Ayine Faces Amidu Over Special Prosecutor Job
The Supreme Court yesterday granted an application for former Deputy Attorney-General, Dr. Dominic Ayine to amend his case in the suit challenging the capacity of Martin Amidu as Special Prosecutor.
Dr. Ayine’s lawyer, Tony Lithur had argued that Amidu has since the filing of the suit taken office, making it necessary for the case to be amended to reflect the situation.
The sole judge, Justice Gabriel Pwamang granted the request after the Deputy Attorney General Godfred Yeboah Dame agreed with Mr Lithur’s argument saying that it conforms to law.
Justice Pwamang however gave Dr Ayine’s Lawyer seven days to amend the writ with the Deputy A-G also given 14 days to respond.
The apex court at its last sitting dismissed an application for additional statement of case filed by lawyers of Dr. Ayine arguing that the process was unknown to the court.
The court had reasoned that the application was unmaritous and ought to be refused.
Mr. Amidu who had represented himself said the plaintiff is only in his words “putting the cart before the horse.”
Dr. Ayine claims Amidu, 66, is beyond the statutory age of employment into public service and is seeking order of the court to have his nomination annulled.
In a statement of case, Ayine is praying the court to declare that “by true and proper interpretation of Articles 190(1) (d) and 199 (4) of the 1992 Constitution, no person above the age of 65 years is eligible for employment in any public office created under Article 190(1) (d).”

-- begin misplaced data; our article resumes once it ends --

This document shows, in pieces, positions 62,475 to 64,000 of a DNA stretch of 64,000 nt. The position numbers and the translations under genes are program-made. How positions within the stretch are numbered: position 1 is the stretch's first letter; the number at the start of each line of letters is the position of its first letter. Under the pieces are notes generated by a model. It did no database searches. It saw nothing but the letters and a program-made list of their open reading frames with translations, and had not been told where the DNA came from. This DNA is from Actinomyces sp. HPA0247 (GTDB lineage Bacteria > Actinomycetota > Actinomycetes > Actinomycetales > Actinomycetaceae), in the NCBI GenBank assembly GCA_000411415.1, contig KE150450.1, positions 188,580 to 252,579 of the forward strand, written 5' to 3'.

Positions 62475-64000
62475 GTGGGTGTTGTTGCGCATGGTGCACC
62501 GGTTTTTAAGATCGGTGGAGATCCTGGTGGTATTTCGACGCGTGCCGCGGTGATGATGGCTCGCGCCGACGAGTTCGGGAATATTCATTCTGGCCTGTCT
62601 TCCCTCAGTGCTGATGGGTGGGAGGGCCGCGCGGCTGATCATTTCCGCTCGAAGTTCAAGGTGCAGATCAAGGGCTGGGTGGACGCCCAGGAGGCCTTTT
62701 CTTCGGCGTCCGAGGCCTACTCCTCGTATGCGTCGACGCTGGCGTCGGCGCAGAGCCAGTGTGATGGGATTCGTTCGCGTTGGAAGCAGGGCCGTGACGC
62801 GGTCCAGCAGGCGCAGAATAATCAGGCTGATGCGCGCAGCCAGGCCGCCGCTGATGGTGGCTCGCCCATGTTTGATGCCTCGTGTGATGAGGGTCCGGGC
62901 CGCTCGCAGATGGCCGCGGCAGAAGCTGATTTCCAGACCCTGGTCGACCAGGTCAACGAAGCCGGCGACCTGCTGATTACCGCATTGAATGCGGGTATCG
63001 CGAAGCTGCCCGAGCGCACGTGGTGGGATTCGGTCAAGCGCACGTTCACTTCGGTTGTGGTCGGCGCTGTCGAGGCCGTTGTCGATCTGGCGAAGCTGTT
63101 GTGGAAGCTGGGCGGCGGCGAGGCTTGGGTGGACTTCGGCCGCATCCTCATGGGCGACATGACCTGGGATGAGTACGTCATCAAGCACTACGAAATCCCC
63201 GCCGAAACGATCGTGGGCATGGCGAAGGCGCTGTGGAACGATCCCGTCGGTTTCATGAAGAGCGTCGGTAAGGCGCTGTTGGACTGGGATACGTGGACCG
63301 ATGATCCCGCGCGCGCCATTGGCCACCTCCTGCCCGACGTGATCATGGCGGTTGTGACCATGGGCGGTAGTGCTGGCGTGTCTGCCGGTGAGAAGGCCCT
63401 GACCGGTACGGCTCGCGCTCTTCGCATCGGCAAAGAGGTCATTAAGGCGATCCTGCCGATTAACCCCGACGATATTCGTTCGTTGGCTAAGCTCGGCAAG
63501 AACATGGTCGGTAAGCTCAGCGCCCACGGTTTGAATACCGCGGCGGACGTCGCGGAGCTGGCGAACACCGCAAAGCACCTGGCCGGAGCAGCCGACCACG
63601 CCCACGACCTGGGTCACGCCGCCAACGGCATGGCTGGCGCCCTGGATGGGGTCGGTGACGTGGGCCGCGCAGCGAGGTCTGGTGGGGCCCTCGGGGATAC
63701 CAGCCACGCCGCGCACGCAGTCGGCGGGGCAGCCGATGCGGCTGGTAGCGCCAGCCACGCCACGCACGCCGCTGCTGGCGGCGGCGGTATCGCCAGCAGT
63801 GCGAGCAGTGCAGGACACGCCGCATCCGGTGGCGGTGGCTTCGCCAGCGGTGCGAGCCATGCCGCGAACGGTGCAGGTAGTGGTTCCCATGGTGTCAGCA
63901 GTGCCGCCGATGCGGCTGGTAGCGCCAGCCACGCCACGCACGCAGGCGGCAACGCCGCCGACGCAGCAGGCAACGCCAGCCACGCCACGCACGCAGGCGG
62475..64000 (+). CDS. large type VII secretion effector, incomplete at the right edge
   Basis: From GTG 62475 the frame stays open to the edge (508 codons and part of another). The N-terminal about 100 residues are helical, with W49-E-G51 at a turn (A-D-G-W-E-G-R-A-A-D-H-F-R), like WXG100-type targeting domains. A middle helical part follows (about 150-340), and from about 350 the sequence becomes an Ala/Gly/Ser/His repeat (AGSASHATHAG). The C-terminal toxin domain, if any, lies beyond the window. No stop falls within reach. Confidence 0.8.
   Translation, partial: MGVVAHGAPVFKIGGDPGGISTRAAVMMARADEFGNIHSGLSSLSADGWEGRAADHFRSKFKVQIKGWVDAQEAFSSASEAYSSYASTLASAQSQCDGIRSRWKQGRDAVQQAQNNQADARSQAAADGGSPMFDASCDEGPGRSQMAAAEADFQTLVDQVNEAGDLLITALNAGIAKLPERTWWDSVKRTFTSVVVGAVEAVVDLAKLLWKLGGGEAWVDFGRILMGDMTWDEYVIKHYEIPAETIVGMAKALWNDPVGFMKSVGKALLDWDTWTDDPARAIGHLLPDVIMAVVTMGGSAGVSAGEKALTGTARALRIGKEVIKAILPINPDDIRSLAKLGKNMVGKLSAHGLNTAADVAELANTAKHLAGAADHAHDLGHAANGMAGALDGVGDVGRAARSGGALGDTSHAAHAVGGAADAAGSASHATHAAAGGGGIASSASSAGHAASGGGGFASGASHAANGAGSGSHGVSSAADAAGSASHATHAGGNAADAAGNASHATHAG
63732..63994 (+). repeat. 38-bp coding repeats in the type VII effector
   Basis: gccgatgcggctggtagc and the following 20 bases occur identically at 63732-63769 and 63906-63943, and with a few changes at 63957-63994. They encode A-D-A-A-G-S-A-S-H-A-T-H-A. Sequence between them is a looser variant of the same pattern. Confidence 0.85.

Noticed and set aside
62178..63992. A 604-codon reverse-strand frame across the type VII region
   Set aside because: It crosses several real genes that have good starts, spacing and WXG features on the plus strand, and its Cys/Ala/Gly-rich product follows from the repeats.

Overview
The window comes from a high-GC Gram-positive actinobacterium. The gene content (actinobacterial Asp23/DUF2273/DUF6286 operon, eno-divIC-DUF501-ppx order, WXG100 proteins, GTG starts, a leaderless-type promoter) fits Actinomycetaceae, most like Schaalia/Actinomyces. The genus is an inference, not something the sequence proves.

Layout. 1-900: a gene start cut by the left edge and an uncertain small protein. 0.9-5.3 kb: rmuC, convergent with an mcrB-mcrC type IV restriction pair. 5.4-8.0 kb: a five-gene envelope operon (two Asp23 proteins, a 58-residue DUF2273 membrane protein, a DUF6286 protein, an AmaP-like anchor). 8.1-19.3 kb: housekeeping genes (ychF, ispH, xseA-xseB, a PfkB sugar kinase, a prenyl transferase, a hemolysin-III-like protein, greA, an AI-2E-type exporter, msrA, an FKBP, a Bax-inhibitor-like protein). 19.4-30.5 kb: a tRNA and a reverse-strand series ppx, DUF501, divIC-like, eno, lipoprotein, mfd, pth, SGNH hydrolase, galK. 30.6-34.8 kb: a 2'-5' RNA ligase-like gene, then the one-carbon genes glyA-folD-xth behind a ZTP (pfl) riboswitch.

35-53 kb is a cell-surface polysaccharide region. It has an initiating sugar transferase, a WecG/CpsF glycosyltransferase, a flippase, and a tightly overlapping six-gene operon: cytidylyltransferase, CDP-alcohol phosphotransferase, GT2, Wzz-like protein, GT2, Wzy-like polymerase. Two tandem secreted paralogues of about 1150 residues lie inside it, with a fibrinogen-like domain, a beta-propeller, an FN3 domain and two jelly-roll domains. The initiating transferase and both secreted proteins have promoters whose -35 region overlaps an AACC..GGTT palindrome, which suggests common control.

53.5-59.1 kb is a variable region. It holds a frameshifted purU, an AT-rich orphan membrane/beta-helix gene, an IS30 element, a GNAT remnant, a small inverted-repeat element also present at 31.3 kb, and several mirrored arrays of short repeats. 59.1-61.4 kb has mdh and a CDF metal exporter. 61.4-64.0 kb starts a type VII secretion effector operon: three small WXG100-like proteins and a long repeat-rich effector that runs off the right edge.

Dr. Ayine is also seeking seven reliefs from the court including “a declaration that by reason of age (66) Mr. Martin Alamisi Burns Kaiser Amidu is not qualified or eligible to be approved by Parliament as the Special Prosecutor under Section 13(3) of the office of the Special Prosecutor Act, 2018 (Act 959).”
Article 199 of the Constitution states: “Retiring age and pension;
(1) A public officer shall, except as otherwise provided in this Constitution, retire from the public service on attaining the age of sixty years…
(4) Notwithstanding clause (1) of this article, a public officer who has retired from the public service after attaining the age of sixty years may, where the exigencies of the service require, be engaged for a limited period of not more than two years at a time but not exceeding five years in all and upon such other terms and conditions as the appointing authority shall determine.” [Inserted by section 6 of the Constitution of the Republic of Ghana (Amendment) Act, 1996 (Act 527).”
Ayine is seeking a declaration that any purported nomination by the Attorney General or approval by Parliament must be declared “unconstitutional, null and void.”
He argued further that by nominating Mr. Amidu, and offering him for vetting and approval by Parliament, both the President and the Attorney General “have violated Article 199(1) of the Constitution. If Parliament proceeds to approve his appointment, it would also be acting unconstitutionally.”
By: Jeffrey De-Graft Johnson